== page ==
For reasons yet unknown, the incidence of esophageal and gastric cardia adenocarcinoma is increasing rapidly and moderately, respectively. These tumors occur predominantly among males. We hypothesized that stressful psychosocial working conditions might be involved in the etiology of these cancers.Objective
To study if job strain, work pace satisfaction and coping are linked to the risk of esophageal or cardia cancers.Methods
A nationwide Swedish population-based case–control study including 189 and 262 esophageal and cardia adenocarcinoma cases, respectively, 167 esophageal squamous-cell carcinoma cases, and 820 controls. All study subjects were interviewed. The relative risk was estimated using odds ratios, with 95% confidence intervals, adjusted for potential confounders.Results
We found no statistically significant associations between two different measures of job strain and the three cancer types, except between one job strain measure and risk of cardia adenocarcinoma (OR: 2.2; 95% CI: 1.0–4.8). There was a moderately strong association between having a covert coping style, compared to an overt, and risk of both esophageal (OR: 1.8; 95% CI: 1.2–2.8) and cardia adenocarcinoma (OR: 1.5; 95% CI: 1.0–2.3). Among subjects reporting low work pace satisfaction we found an almost 4-fold increased risk of esophageal squamous-cell carcinoma (OR: 3.8; 95% CI: 1.3–11.0), and a nearly 3-fold increased risk of esophageal adenocarcinoma (OR: 2.8; 95% CI: 1.1–7.0).Conclusions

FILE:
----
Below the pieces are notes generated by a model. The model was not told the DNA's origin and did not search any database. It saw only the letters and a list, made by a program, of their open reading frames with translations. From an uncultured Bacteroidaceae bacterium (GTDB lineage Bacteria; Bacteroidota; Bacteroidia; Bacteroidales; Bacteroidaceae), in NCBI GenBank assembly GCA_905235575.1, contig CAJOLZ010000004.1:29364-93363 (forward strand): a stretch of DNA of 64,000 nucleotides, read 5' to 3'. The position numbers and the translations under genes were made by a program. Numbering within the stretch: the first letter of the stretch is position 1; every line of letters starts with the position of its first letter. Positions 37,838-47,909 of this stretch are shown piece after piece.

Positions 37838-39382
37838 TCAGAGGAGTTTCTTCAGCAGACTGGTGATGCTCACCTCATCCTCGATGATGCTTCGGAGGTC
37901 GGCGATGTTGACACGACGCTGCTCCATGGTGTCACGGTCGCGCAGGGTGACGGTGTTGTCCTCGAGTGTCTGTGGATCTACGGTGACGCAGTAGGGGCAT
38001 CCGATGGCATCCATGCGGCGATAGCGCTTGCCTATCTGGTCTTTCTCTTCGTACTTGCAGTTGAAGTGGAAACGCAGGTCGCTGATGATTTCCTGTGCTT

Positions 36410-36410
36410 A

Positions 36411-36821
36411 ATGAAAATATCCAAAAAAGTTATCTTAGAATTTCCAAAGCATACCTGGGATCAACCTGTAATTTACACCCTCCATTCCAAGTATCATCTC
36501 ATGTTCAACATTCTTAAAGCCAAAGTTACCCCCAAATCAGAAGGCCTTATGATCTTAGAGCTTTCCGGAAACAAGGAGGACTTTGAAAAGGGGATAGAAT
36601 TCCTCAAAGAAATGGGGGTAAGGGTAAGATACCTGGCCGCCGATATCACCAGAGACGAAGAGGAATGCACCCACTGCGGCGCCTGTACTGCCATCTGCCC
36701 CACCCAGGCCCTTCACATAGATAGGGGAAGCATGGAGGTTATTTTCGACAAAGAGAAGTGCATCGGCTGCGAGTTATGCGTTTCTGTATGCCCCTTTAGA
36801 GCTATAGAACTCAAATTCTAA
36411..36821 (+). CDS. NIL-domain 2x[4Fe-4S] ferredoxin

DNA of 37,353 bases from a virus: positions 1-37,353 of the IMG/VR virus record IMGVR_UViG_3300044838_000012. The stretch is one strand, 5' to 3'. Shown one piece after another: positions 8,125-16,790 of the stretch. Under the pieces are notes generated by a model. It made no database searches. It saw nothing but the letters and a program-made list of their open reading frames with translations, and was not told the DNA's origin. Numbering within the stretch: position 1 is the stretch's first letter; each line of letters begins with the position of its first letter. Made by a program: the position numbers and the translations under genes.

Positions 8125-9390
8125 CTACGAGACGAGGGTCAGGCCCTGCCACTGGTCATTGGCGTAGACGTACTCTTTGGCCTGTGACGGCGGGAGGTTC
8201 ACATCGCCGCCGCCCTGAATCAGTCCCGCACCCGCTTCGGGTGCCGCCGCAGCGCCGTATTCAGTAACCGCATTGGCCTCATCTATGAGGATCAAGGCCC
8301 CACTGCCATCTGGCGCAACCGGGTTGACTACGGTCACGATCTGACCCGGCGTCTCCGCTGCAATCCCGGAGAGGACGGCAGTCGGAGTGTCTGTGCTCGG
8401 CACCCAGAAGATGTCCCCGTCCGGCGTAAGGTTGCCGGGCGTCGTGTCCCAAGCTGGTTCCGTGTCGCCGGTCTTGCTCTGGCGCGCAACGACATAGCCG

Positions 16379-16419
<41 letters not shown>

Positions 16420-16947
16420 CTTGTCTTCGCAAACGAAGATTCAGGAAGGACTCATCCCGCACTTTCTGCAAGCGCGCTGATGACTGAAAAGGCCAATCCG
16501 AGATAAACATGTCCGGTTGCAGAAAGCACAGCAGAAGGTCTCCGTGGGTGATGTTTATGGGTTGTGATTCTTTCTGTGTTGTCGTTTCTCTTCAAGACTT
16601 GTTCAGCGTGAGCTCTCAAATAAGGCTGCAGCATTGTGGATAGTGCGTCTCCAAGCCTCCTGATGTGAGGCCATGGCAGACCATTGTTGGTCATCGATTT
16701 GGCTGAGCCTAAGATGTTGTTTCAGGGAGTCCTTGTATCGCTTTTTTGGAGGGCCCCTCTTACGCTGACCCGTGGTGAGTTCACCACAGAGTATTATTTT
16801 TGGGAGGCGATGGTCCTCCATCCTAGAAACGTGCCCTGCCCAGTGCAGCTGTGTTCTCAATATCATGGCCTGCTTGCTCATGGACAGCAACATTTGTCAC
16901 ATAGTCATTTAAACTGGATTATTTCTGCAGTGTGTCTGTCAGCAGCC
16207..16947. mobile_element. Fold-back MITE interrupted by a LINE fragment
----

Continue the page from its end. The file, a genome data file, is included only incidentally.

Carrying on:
Work-related stress does not seem to be of importance in the etiology of adenocarcinoma of the esophagus or the gastric cardia. However, the interaction of a stressful work environment and the individual's responses to it may be associated with a moderately increased risk of these cancer types.